Birds

 

The Park provides a variety of habitats for at least 100 different species of bird, both resident and migratory (See checklist). Blanket bog and heathland make up the greater part of this area. Deciduous woodlands, coniferous plantations, cliffs, scree slopes, lakes and rivers also provide important habitats for birds.

Ireland's position as an island on the western edge of Europe results in a temperate damp environment that rarely experiences extreme weather conditions. This attracts many migratory species including waterfowl seeking refuge from the freezing conditions of northern Europe and the Arctic, and summer migrants from Africa that come here to breed. Irelands isolation also means that there are fewer resident species than in Britain or mainland Europe.

Management

Surveying and monitoring of birds is an integral part of Park management to determine the numbers and species of bird present at particular times of the year. The Irish Wetland Bird Survey (IWeBS) is carried out throughout the country by Rangers and volunteers on specific dates. Park staff monitor the Blessington Lakes, which are outside of the Park, but are an important stopover for winter migrants.

Goosander nest boxes have been erected on the shores of the Upper Lake in Glendalough. Species using them to date have also included Coal Tits and Red Squirrels.

 

The Wicklow heathlands are an important habitat for the threatened Red Grouse. This species requires long old heather for cover and nesting as well as young heather on which to feed. An area of heath near Djouce Mt. is being managed to create diversity in heather cover to boost the population. This is being achieved at present through the cutting of plots of heather on a rotational basis. Controlled burning of plots is planned in the future.

Bird watchers are invited to inform us of any interesting observations. Contact us.

Habitats

The principal bird habitats within the Park are upland heath and bog, cliffs and rocky areas, and also the woodlands.

Upland Heath and Bog

The remoteness of the open hill is often a rewarding place to seek out birdlife. The Skylark and Meadow Pipits are two of the most conspicuous birds of the mountains.

Waders like Snipe, Curlew and Golden Plover can be found feeding in the waterlogged areas like Liffey Head Bog. The Red Grouse, a subspecies of the European Willow Grouse, breeds successfully in the drier heathland areas of the Wicklow Mountains.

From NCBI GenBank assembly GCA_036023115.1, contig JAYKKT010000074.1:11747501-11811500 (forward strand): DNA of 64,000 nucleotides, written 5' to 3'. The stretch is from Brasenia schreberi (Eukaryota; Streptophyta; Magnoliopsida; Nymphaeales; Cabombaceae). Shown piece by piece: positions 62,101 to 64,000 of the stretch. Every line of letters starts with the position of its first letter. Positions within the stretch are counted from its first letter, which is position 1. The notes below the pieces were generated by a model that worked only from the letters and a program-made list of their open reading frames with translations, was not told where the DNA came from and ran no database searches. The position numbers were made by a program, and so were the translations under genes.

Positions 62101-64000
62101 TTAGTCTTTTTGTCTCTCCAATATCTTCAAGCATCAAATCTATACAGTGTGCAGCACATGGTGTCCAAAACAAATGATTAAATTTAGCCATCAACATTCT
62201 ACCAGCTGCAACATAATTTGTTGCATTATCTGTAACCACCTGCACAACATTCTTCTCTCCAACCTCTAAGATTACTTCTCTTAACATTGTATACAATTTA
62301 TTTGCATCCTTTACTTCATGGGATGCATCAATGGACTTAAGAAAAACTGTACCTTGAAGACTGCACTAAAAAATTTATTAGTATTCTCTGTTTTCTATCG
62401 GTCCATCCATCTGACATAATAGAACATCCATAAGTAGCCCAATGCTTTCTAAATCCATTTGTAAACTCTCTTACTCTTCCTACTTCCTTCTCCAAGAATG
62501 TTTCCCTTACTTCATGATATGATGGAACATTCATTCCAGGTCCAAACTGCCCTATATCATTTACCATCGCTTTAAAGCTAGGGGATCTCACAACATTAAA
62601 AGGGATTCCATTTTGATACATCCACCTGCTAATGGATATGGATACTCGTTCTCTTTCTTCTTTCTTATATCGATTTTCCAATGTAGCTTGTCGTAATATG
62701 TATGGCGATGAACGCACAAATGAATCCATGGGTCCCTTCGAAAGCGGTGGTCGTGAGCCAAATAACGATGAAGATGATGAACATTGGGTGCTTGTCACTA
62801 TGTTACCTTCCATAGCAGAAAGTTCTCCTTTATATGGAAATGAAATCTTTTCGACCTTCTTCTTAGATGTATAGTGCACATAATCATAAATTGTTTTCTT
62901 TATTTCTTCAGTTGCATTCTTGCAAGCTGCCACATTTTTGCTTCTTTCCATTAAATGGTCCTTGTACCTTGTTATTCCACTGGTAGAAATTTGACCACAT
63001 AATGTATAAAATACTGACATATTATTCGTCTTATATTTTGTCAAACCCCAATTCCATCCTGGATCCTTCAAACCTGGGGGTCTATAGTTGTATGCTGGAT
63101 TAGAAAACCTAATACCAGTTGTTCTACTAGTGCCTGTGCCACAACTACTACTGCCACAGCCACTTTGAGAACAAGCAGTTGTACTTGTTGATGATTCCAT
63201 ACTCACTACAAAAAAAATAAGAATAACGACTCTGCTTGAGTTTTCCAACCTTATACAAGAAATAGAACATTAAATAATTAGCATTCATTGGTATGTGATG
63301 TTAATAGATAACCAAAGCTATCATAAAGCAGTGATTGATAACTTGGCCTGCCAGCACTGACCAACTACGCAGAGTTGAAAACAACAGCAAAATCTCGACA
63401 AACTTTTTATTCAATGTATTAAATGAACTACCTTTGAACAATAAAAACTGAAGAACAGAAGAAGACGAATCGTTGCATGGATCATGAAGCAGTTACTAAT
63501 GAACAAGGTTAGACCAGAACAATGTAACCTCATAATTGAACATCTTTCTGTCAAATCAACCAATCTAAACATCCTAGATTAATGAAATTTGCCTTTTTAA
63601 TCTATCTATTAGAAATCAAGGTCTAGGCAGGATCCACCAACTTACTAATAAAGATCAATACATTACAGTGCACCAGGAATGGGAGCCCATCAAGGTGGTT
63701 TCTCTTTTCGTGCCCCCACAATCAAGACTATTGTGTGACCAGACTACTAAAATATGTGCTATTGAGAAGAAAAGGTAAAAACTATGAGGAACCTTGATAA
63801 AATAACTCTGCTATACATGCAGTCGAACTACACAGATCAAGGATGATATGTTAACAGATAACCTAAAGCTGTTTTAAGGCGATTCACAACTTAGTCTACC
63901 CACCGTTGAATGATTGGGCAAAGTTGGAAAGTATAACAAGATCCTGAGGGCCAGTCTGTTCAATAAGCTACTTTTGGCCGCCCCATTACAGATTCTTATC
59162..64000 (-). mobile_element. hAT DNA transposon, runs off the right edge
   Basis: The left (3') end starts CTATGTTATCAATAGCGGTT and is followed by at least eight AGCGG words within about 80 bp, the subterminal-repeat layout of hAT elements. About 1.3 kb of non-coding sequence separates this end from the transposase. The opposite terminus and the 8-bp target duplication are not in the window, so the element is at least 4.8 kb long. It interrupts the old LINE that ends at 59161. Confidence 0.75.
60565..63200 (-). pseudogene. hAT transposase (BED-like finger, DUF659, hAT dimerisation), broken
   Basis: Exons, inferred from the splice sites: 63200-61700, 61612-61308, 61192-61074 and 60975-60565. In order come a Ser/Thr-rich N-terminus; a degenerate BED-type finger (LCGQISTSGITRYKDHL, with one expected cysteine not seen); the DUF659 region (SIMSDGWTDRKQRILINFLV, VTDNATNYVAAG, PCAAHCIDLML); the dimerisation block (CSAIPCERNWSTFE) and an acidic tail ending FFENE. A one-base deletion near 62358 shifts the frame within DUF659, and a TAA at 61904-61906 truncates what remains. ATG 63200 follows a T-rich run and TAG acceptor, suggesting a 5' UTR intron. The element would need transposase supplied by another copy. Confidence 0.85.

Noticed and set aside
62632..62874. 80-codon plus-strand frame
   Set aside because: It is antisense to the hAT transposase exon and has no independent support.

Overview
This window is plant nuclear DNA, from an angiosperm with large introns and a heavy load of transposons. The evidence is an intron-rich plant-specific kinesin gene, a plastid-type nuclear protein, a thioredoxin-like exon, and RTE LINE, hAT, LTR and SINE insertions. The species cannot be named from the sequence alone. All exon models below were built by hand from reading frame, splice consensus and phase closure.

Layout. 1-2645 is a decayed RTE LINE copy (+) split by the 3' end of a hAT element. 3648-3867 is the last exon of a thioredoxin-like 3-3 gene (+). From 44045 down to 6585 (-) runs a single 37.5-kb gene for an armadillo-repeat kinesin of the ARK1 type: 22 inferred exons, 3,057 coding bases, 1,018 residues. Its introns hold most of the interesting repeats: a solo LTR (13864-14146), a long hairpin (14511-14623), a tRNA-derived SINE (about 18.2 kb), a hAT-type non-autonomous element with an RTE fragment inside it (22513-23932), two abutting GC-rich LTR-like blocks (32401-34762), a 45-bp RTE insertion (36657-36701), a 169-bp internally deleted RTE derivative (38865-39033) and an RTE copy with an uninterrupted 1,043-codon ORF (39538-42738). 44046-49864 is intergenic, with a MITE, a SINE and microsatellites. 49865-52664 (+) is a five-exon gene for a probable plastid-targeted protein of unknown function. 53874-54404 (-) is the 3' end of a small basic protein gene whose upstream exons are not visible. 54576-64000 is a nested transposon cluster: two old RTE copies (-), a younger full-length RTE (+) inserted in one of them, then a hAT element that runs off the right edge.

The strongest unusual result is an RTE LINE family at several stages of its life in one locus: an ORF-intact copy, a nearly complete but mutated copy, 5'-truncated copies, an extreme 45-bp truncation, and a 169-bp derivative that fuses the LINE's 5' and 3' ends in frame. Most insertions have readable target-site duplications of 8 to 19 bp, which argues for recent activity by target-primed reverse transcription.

Danger is always present within the animal kingdom. Birds and small animals such as mice, frogs and lizards must be wary of predators. The Merlin hunts on the open hillside. Before the reforestation of Ireland with commercial conifer plantations became prevalent in the 1960s, this small falcon nested on the ground. Recently tree-nesting has become increasingly common. Despite this, there has been some decline in numbers as hunting grounds have been afforested. Kestrels and Hen Harriers are also present on the boglands of the Park. A summer visitor, the charming Wheatear patrols the hillsides. It boldly perches on rocks and bushes making it an easy bird to watch. The white flash on its rump and tail feathers is a distinguishing feature. It feeds primarily on invertebrates, but can often be seen flying sporadically between Fraughan bushes in late summer to take advantage of the tasty fraughan berries.

Other birds found on the open hill include the resident Stonechat, the Snow Bunting(a winter visitor from Scandinavia), the Whinchat (a summer visitor from southern Europe and northern Africa).

Cliff and Rocky Areas

The scree slopes of Glendalough and the steep cliffs throughout the Wicklow Mountains offer suitable nesting sites for Raven, Peregrine Falcon and Ring Ouzel.

The Raven scavenges to a large extent on the carcasses of dead animals and so nests in February to coincide with the highest period of winter mortality.

The survival of the Peregrine Falcon is one of the great success stories in the Wicklow Mountains. The use of pesticides in the 1950s and 1960s severely affected the breeding success of this bird of prey. A reduction in their use in recent years has led to a recovery in the population. The Glendalough Valley is home to at least one pair, their piercing screeches draw attention to themselves as they soar in the sky. The Peregrine hunts by knocking its prey from the air at incredible speeds of up to 250mph (400 kph). The impact from the talons can kill prey instantly.

The Ring Ouzel is a scarce summer visitor and rarely seen. A member of the thrush family, it resembles the Blackbird in appearance apart from a band of white on its chest and a pale patch on its wings. It is a secretive bird often flitting amongst rocky outcrops. It has been recorded at Turlough Hill and on the scree slopes of Glendalough valley.

Names such as Lough Ouler ('Iolar' is the Irish for eagle) and Eagles Crag above Lower Lough Bray, remind us that the magnificent White-tailed Eagle Haliaeetus albicilla once soared over the Wicklow mountains. Persecution led to its extinction in Ireland by the end of the 19th century. It was recorded nesting in Lough Bray up until the 1830s. The Golden Eagle Aquila chrysaetos experienced similar persecution, but now is being reintroduced from Scotland to Glenveagh National Park in Donegal, and maybe will return to nest in Wicklow in the near future. To learn more about the project see www.goldeneagle.ie.

Oakwoods